Luckily my boss his boss is the head of the organisation. He is much to busy richening himself and yelling at the board of directors, so Kefer's scenario probally wont become reality. Well, but the rest of the profecy did.... I'm getting scared.

    [b][i]Still going to be continued[/i][/b] 



  • @dtech said:

    <SNIP>

    Well, but the rest of the profecy did.... I'm getting scared.

     Well, every rule has its exceptions.

     

     

     

    They say.



  • This story would have been funnier if you had left after realizing that they had effectively hired you as a data entry clerk.  Yes, you've showed great resourcefulness, but also great spinelessness.

    You've been at the company for a week by your own admission and you're already complaining about the CEO.  What are you trying to prove? 

    <hints id="hah_hints"></hints>



  • @Aaron said:

    but also great spinelessness.
     

    Ahhh your first introduction to the Dutch...



  • @MasterPlanSoftware said:

    @Aaron said:

    but also great spinelessness.
     

    Ahhh your first introduction to the Dutch...

    Do I need to be offended now? Ah whatever.



  • @MasterPlanSoftware said:

    Ahhh your first introduction to the Dutch...
    The troll's awake! Stay away from the bridge!



  •  Haha...



  • @DOA said:

    @MasterPlanSoftware said:

    Ahhh your first introduction to the Dutch...
    The troll's awake! Stay away from the bridge!

     

    Whoops. I am sorry to offend you and your (apparently) humorless country.



  •  The CEO comment was just meant to be humorrous. A brief summary of the things I've heard from coworkers.

    I didn't leave because 1: I thought/think I could/can manage something like this and 2: I like the money (there aren't much ICT-jobs for non or freshly gratuaded CS students here)



  • @Aaron said:

    This story would have been funnier if you had left after realizing that they had effectively hired you as a data entry clerk.

    Some of us don't have the luxury of quitting a job the minute we suspect it's going to be a pain in the rear.



  • @MasterPlanSoftware said:

    Whoops. I am sorry to offend you and your (apparently) humorless country.
    I'm not Dutch.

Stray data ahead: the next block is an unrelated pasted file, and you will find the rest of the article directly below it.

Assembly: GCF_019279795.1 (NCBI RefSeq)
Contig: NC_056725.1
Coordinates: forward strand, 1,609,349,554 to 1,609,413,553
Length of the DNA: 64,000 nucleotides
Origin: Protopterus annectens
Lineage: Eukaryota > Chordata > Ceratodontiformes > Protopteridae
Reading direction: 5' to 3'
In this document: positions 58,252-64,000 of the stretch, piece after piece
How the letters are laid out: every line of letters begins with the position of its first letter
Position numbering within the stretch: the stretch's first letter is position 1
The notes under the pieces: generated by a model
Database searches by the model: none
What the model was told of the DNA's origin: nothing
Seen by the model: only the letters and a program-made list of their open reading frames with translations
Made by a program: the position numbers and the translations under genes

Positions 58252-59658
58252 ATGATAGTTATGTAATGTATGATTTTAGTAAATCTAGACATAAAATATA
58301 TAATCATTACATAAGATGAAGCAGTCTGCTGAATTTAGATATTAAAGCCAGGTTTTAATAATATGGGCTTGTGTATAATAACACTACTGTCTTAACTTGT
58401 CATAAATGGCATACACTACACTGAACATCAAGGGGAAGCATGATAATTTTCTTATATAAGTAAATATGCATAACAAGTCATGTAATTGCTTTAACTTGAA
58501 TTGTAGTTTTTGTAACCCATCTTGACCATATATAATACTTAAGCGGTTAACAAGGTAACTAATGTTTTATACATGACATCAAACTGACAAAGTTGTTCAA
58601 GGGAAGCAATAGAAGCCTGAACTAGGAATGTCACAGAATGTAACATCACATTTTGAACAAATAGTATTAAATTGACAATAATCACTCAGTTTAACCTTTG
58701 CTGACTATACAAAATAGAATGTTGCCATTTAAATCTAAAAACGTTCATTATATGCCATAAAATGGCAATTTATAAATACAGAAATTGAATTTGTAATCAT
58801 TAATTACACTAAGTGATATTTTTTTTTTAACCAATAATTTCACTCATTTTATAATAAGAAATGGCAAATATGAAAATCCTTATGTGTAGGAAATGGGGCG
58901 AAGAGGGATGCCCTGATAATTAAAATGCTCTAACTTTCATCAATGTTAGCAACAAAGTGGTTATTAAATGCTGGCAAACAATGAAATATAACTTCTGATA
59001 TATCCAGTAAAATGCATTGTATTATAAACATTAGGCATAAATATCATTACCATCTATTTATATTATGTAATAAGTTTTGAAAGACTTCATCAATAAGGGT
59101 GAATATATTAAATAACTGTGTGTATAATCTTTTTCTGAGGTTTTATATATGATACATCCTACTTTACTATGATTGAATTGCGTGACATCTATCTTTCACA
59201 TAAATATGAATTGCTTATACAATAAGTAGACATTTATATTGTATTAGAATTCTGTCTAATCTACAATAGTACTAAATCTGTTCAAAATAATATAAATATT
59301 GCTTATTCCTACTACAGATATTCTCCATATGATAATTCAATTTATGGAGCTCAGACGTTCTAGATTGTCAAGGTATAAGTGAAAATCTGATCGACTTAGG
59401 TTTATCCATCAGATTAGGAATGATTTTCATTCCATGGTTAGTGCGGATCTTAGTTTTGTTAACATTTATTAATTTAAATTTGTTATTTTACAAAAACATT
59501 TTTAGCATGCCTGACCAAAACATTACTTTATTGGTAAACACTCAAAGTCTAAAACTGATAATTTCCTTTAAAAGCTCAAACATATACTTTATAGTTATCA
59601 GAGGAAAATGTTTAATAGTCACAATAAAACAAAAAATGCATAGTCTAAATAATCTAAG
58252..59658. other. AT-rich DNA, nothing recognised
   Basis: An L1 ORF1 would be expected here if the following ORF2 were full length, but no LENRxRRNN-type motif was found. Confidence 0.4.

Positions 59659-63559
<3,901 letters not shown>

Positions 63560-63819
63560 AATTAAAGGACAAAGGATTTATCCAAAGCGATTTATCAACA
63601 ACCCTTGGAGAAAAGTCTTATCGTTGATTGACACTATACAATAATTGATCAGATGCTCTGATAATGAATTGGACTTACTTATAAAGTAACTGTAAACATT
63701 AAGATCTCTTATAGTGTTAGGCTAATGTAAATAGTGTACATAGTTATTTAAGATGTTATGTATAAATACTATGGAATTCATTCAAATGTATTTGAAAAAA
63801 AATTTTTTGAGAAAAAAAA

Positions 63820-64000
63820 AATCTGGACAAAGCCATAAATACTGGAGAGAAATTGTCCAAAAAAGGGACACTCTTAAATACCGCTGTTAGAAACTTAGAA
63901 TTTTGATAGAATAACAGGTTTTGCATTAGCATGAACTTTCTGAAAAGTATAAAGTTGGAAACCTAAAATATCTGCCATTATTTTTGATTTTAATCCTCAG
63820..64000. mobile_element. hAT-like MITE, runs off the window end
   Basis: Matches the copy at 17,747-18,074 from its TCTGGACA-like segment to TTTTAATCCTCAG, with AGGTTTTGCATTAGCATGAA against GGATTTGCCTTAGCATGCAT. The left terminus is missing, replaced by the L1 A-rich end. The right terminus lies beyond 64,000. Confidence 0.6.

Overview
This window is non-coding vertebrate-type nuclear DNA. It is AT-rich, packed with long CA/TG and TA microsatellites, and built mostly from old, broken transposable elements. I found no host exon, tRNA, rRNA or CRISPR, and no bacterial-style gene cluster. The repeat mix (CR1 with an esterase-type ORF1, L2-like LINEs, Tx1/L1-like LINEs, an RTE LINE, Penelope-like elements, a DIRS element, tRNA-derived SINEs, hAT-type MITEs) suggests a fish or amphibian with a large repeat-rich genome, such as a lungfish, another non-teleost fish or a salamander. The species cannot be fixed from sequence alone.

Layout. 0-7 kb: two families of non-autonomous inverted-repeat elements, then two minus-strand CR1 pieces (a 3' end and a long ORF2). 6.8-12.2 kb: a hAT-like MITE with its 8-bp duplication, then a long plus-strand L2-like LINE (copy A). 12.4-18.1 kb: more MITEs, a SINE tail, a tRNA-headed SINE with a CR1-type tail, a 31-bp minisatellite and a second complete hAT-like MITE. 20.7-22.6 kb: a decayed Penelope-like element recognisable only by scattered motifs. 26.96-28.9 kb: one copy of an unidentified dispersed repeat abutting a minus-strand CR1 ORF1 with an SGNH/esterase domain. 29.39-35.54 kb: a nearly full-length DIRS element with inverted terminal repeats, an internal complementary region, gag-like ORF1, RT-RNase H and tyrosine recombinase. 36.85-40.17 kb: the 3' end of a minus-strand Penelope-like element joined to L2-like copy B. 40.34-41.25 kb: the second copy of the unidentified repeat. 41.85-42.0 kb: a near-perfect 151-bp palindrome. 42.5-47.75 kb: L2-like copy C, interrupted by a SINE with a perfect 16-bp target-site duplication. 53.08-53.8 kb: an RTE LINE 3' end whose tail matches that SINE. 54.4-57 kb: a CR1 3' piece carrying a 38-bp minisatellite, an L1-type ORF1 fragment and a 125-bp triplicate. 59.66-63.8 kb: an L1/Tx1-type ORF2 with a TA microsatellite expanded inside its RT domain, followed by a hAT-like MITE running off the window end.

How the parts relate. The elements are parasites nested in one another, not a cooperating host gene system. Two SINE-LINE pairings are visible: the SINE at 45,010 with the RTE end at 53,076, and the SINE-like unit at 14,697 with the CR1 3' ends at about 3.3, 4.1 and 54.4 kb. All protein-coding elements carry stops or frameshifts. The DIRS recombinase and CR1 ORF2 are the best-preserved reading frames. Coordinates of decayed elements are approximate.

However you're still a troll :)



  • Gradations of truth

    Just found another pearl.

    [code]var cusBool = new Array(1,2,3,4,5,6,7,8,9,10);[/code] 



  • @DOA said:

    @MasterPlanSoftware said:

    <SNIP> your (apparently) humorless country.
    I'm not Dutch.

    <SNIP>

    Figures...



  • @dtech said:

    Just found another pearl.

    <font size="2" face="Lucida Console">var cusBool = new Array(1,2,3,4,5,6,7,8,9,10);</font> 

    Please tell me that makes more sense than it looks like it makes...



  • @DOA said:

    I'm not Dutch.
     

    You still lack any humor.

    @DOA said:

    However you're still a troll :)

    I know you wish that were true, but you can say the same lie a thousand times and it never becomes any more true.



  • @MasterPlanSoftware said:

    you can say the same lie a thousand times and it never becomes any more true.
    So I should stop telling people about my 124-foot penis made of gold, then?



  • @bstorer said:

    So I should stop telling people about my 124-foot penis made of gold, then?

    Only if you like to see morbius QQ.



  • @bstorer said:

    @dtech said:

    Just found another pearl.

    <font face="Lucida Console" size="2">var cusBool = new Array(1,2,3,4,5,6,7,8,9,10);</font> 

    Please tell me that makes more sense than it looks like it makes...
     

    I'm not really sure yet. I've seen it used about 4 times now, all
    without apparent use or comments. I haven't been able to do a search
    trough files search yet.

     



  • @dtech said:

    I've been thinking about replacing me with 3 mail-order Indian employees at 1/4th of my salary. You think anyone will notice?
     

    Your bosses, when they notice a trickle of productivity coming from you where there was none before?



  • Of course its possible:

     

    1. Write a perl script to pull down the db out of the UI and add it to a local one

    2. Reformat the db schema as good as you can

    3. Write a perl script to mirror the local db to the remote.

     

    I wish I could use my scarcasm tag, but this stuff is not that hard. They even gave you a web UI. 



  • Your 2 (and thus 3) options make no sense. It's not like I have a PHPMyAdmin-alike web-interface, I have a web-interface which is gluid together with 7 different iframes and 300 KB of javascript. I cannot modify the database shema, only the values in it. Trough the web interface.

    And your 1 option is almost exactly what I'm doing, see an adbove post of mine. 



  • @dtech said:

    Your 2 (and thus 3) options make no sense.

     

     Yep. I must be crazy :-)

    @dtech said:

    It's not like I have a PHPMyAdmin-alike web-interface, I have a web-interface which is gluid together with 7 different iframes and 300 KB of javascript.

     

    So? If it has a web interface, it can be automated. You can automate it at the IE level with something like Win32::IE::Mechanize, Or use a web proxy to determine the required HTTP inputs to control the data. Heck, HTTP::Recorder will even store the procedures as you click around, so you can use the clickity-click method for the first, and use the HTTP::Recorder output to do the rest.

    @dtech said:

    I cannot modify the database shema, only the values in it. Trough the web interface.

     

    Your task involves fixing relationships and sanitizing the data as opposed to data entry, hence my use of the word "schema".

    @dtech said:

    And your 1 option is almost exactly what I'm doing, see an adbove post of mine. 

     

    You're starting to head down the right path. I did only read the OP before posting.